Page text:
Implementing splat args in JavaScript

Typically in JavaScript you’ll define the arguments you expect in a function like so:

function sayHello(message, recipient) {
    // Do something exciting here...
  }
  

But what happens when you want to pass an arbitrary amount of arguments to a function, or what is often termed “splat args” in other languages?

Well, JavaScript provides a special property called arguments that is scoped to the function call. You can implement a form of splat args with JavaScript using the following approach:

function sayHello(message, recipient) {
    // args is an array of arguments passed into the function.
    var args = Array.prototype.slice.call(arguments, sayHello.length);
    // Do something exciting here...
  }
  
  // Now you can call sayHello with any number of arguments:
  sayHello('Hello there!', 'John Smith', some, extra, args);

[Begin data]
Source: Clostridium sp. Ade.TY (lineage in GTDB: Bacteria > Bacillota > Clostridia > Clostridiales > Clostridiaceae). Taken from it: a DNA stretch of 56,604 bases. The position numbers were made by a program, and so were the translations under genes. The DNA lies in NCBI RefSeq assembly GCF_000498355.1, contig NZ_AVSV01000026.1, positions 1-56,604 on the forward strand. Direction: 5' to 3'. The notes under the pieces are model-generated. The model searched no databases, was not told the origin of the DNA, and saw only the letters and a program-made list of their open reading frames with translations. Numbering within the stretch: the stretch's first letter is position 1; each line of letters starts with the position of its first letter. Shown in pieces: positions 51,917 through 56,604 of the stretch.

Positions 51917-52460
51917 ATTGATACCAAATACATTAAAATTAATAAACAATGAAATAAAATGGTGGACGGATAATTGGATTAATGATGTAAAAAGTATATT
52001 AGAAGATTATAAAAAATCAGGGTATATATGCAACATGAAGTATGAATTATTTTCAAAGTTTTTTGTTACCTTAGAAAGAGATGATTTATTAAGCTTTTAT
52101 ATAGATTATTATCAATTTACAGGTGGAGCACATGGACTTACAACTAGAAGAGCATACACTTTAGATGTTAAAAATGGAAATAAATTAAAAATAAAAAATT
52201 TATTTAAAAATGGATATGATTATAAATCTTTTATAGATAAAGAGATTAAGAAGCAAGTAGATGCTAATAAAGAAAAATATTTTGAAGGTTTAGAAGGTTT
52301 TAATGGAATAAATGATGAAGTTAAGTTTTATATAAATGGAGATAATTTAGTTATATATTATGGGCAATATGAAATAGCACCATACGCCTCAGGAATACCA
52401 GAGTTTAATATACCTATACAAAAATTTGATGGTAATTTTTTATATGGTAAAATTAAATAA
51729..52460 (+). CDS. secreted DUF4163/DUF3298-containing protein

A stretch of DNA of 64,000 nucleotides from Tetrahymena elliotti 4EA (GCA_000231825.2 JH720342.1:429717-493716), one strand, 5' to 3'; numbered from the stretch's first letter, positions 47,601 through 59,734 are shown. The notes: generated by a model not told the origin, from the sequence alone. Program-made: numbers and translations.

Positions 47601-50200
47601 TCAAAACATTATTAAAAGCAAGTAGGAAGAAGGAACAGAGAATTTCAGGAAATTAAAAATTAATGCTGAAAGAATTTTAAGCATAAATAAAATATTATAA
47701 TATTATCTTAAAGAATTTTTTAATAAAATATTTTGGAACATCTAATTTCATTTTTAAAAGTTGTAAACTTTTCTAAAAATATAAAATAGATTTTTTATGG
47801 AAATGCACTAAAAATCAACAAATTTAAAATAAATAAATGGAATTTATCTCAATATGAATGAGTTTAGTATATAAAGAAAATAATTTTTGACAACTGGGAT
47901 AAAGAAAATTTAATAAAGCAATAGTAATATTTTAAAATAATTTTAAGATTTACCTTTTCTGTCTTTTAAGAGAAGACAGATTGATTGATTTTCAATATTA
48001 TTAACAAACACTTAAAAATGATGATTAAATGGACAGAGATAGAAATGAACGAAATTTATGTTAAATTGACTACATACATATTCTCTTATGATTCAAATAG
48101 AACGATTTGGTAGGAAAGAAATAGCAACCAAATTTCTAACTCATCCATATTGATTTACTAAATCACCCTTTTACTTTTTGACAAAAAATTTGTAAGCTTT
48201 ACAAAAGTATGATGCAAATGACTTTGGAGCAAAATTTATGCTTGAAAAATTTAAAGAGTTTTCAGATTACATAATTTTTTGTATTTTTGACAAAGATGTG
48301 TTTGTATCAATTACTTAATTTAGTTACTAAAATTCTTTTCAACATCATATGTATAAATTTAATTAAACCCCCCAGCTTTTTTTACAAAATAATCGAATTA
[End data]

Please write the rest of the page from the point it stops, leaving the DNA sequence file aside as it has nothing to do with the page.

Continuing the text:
This short line takes the arguments list and calls Array.slice to get all the extra arguments beyond the position arguments.

sayHello.length is the length of the arguments passed into the function so we’re able to get all arguments after the last positional argument and put them into an array.

Until the spread operator and rest parameters is implemented in ECMAScript 6, we’ll have to stick with the above, slightly hacky approach.

However, when these two changes are universally implemented, we’ll be able to do the following instead:

function sayHello(message, recipient, ...args) {
    // args will now be available and will
    // contain an array of the arguments passed in.
  }
  

Or, as my friend Alex points out, you can always use CoffeeScript.

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